I must admit that I'm not an expert figuring out what goes on in the profiler report: Basically, I work my way through it fairly stupidly, looking for the most wasteful parts of my code and trying to recode them, but not always knowing to pinpoint the exact problem, if my recoding will improve it or make it worse, or if there was a problem at all to begin with, or what I see is just a normal behavior. Looking at the reports for my and Pini's code, I could see that his "temporals" section, takes almost as much time as my own "temporals" and "user methods" sections put together. This makes sense because what Pini chose to implement in a temporal expression (i.e. wait till the cnt signal is 10), I have implemented inside the TCM. Basically, our argument was over the question if it is better to make the TCM or the event more complex, and the results seem to indicate that both options are very much equivalent. However, in Pini's report there's an anigmatic item called "scheduling" that takes more then in my report, and probably makes the difference...What can it point to?

I gave this question some thought and the best guess I could come up with was that the difference is probably due to the fact that Pini's code has two parallel processes (the temporal expression and the TCM), while my code has only one (the TCM). I assumed that "scheduling" probably referred to switching between the threads, and since Pini has 2, while I have only 1, his scheduling expenses are higher. To confirm this hypothesis, I replaced the TCM in Pini's code with an "on" construct, thereby removing one of the threads, which resulted in a version that did much better then both mine and Pini's. This was a bit too good, because I was expecting the new version to be more or less equivalent to mine, but I already told you I'm not the biggest profiler expert, right?! If someone can explain the results better, please write me, and I'll put your explanation here, along with the appropriate credit.

BTW, from the pure e perspective, this entry doesn't result in any clear coding guidelines. While "on" seems to be the winner, it has several annoying characteristics that brought it to the verge of extinction in modern day e. To name just two: it can't consume any time, and it can't trigger on an event defined elsewhere. Also, if my assumption is correct and the differences between the versions are just related to the number of threads used in each, then in any reasonable size testbench where you have 10 threads or more, these coding styles should be equivalent.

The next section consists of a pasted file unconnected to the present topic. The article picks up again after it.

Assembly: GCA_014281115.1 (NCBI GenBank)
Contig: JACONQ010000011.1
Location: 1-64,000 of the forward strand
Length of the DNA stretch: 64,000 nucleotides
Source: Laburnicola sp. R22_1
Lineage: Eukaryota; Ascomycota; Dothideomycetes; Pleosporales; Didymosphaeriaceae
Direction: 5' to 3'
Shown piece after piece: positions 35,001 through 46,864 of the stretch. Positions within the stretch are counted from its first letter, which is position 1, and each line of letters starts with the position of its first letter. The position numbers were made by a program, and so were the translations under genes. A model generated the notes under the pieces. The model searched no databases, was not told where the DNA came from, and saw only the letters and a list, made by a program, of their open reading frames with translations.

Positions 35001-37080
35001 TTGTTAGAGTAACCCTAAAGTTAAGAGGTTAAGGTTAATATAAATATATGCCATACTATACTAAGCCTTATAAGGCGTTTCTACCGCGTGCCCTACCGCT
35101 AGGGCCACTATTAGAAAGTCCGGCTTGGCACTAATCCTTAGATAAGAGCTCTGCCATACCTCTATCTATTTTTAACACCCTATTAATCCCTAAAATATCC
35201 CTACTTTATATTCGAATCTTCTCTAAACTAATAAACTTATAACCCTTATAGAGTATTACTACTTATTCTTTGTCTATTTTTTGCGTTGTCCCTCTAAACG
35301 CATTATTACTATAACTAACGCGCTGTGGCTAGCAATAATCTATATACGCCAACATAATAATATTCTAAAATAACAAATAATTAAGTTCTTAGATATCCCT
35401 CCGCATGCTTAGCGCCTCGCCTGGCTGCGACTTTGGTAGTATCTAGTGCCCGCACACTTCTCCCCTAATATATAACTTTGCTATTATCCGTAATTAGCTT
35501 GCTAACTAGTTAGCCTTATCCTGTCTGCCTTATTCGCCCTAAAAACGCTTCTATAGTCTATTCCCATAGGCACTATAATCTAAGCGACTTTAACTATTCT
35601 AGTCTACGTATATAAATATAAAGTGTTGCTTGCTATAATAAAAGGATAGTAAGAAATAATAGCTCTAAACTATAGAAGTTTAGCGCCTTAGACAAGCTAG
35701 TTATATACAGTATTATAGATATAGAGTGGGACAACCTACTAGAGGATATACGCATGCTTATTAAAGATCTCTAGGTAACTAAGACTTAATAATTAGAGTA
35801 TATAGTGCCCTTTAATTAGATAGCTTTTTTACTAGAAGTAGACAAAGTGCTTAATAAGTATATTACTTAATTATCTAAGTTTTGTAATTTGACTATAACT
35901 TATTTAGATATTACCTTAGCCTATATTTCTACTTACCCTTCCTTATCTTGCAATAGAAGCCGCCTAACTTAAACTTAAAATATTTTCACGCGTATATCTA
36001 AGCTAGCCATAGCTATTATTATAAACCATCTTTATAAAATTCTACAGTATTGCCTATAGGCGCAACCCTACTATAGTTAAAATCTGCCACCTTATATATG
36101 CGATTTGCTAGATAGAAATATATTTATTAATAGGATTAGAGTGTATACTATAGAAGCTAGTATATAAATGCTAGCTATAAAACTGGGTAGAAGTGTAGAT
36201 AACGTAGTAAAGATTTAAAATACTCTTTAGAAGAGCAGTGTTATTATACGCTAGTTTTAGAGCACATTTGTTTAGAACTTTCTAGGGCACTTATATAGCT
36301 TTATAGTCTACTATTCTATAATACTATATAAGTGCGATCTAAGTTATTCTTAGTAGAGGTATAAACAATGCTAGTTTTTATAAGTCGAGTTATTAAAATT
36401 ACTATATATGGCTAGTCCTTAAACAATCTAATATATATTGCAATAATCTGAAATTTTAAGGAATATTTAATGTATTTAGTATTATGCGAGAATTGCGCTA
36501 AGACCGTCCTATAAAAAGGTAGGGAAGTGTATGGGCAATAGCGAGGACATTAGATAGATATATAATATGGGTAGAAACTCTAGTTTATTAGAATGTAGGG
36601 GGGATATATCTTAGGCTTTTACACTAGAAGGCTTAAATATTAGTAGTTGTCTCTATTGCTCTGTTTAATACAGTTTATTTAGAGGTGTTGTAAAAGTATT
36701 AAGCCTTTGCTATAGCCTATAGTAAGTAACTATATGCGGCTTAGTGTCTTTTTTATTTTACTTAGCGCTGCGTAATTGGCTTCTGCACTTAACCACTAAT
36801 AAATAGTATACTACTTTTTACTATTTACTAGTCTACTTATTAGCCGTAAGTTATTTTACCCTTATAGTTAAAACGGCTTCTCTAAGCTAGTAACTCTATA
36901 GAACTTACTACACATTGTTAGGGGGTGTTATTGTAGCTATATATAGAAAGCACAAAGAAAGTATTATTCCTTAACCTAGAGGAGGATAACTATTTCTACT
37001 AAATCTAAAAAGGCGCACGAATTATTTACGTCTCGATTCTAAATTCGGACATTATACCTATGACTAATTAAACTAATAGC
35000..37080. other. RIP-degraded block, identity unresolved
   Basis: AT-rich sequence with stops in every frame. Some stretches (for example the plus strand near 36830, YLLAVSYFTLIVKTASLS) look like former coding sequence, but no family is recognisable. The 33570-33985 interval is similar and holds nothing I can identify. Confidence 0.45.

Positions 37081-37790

Thanks to the people who helped me with this entry or corrected mistakes:
Daniel Pörsch
Ronen Ben-Zino


----- Avidan's version - TCM that runs every clock -----


<'
unit env_u {
    clk : in event_port is instance;

    keep bind(clk, external);
    
    cnt : in simple_port of uint (bits:16) is instance;

    keep bind(cnt, external);
        
    !cnt_10s : uint;


    every_clk_tcm() @ clk$ is {
        while(TRUE) {

            if(cnt$ == 10) then {
                cnt_10s+=1;

            };
            wait cycle;
        };
    };
    
    run() is also {

        start every_clk_tcm();
    };
};

extend sys {

    env : env_u is instance;
    keep env.hdl_path() == "~/top";

    keep env.clk.hdl_path() == "clk";

    keep env.cnt.hdl_path() == "cnt";

    
    setup() is also { 
        set_config(run, tick_max, MAX_INT, exit_on, error); 
    }; 

};
    
'>



----- Pini's version - TCM that runs every 10th clock -----


<'
unit env_u {    
    clk : in event_port is instance;

    keep bind(clk, external);
    
    cnt : in simple_port of uint (bits:16) is instance;

    keep bind(cnt, external);
        
    !cnt_10s : uint;

    
    event every_10_clks_e is true(cnt$ == 10) @ clk$;

    every_10_clks_tcm() @ every_10_clks_e is {
        while(TRUE) {

            cnt_10s+=1;
            wait cycle;
        };
    };

        
    run() is also {
        start every_10_clks_tcm();
    };

};

extend sys {
    env : env_u is instance;

    keep env.hdl_path() == "~/top";
    keep env.clk.hdl_path() == "clk";

    keep env.cnt.hdl_path() == "cnt";

    
    setup() is also { 
        set_config(run, tick_max, MAX_INT, exit_on, error); 
    }; 

};
    
'>




----- Optimized version - using "on" -----

<'
unit env_u {    
    clk : in event_port is instance;

    keep bind(clk, external);
    
    cnt : in simple_port of uint (bits:16) is instance;

    keep bind(cnt, external);
        
    !cnt_10s : uint;

    
    event every_10_clks_e is true(cnt$ == 10) @ clk$;

    
    on every_10_clks_e {
        cnt_10s+=1;
    };
};

extend sys {
    env : env_u is instance;
    keep env.hdl_path() == "~/top";

    keep env.clk.hdl_path() == "clk";

    keep env.cnt.hdl_path() == "cnt";

    
    setup() is also { 
        set_config(run, tick_max, MAX_INT, exit_on, error); 
    }; 

};
    
'>